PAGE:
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Examination of the use of self-report psychometrics within sexual offender treatment and in prediction of reoffending

Wakeling, Helen Catherine (2015)
Ph.D. thesis, University of Birmingham.

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This thesis aims to examine the utility of self-report psychometrics within delivery of sexual offender treatment. The focus is particularly on the ability of self-report psychometrics to discriminate between recidivists and non-recidivists and to predict recidivism outcome. Its findings are especially relevant to the National Offender Management Service (NOMS) who deliver sexual offender treatment across custodial and community settings in England and Wales.
Chapter 1 provides an overview of the literature on self-report psychometrics and their use within sexual offender treatment and risk assessment. Chapter 2 provides exploratory analyses into the relationship between a large battery of pre and post self-report psychometrics and recidivism outcome on a large sample of sexual offenders. Chapter 3 examines the predictive power of a selection of psychometric variables and static variables using prognostic modelling techniques. Chapter 4 examines treatment change as measured psychometrically using clinically significant change methodology and its relationship to recidivism outcome. Chapter 5 provides a summary of the previous chapters’ findings and recommends further analyses and investigation. Chapter 6 attempts to generate a new shortened psychometric battery with good validity. Chapter 7 concludes the thesis with an overview, synthesis and discussion of the findings, limitations, practical implications and future research directions. The thesis found psychometrics to have limited discriminant and predictive validity, and in general static factors were better predictors of recidivism than psychometrics.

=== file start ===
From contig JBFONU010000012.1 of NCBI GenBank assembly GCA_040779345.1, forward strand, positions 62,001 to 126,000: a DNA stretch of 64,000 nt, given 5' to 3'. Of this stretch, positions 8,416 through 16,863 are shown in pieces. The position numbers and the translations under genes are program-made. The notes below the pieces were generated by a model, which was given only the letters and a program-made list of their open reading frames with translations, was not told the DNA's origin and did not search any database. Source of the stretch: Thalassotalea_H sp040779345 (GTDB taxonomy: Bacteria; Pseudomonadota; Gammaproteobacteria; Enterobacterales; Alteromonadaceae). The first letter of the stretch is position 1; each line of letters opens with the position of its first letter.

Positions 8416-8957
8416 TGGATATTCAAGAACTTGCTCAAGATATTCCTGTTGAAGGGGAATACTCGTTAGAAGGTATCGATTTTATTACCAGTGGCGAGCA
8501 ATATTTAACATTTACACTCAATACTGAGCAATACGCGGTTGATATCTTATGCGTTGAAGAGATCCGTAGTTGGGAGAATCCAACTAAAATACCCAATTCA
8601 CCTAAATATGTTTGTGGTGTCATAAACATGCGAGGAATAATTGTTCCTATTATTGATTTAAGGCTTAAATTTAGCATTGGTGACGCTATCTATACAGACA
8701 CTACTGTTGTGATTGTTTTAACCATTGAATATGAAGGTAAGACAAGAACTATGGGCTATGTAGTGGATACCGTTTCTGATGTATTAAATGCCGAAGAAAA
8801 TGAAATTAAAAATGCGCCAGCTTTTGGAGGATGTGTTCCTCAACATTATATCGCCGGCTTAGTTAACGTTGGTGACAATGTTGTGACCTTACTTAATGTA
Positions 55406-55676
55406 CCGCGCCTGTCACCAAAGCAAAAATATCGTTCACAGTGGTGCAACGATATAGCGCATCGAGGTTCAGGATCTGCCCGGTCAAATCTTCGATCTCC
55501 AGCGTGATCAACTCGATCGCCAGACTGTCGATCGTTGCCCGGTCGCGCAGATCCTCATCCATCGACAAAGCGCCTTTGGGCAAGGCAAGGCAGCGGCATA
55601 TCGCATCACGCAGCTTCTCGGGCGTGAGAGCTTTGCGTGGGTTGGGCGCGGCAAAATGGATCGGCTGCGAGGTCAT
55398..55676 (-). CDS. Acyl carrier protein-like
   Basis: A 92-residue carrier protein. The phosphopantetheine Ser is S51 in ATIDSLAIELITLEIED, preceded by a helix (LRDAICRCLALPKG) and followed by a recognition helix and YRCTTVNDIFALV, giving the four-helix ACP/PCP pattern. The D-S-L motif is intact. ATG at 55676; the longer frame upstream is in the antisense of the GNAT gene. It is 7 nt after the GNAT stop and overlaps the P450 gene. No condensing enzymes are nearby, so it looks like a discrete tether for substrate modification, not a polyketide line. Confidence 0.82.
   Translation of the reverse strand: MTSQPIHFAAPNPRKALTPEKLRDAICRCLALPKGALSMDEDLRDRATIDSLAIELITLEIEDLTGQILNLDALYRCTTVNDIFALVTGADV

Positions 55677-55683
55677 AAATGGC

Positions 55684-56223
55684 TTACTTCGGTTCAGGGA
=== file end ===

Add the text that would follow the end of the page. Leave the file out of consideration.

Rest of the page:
Type of Work:Ph.D. thesis.
Supervisor(s):Beech, Anthony R. and Freemantle, Nick
School/Faculty:Colleges (2008 onwards) > College of Life & Environmental Sciences
Department:School of Psychology
Subjects:BF Psychology
HN Social history and conditions. Social problems. Social reform
Institution:University of Birmingham
ID Code:5599
This unpublished thesis/dissertation is copyright of the author and/or third parties. The intellectual property rights of the author or third parties in respect of this work are as defined by The Copyright Designs and Patents Act 1988 or as modified by any successor legislation. Any use made of information contained in this thesis/dissertation must be in accordance with that legislation and must be properly acknowledged. Further distribution or reproduction in any format is prohibited without the permission of the copyright holder.
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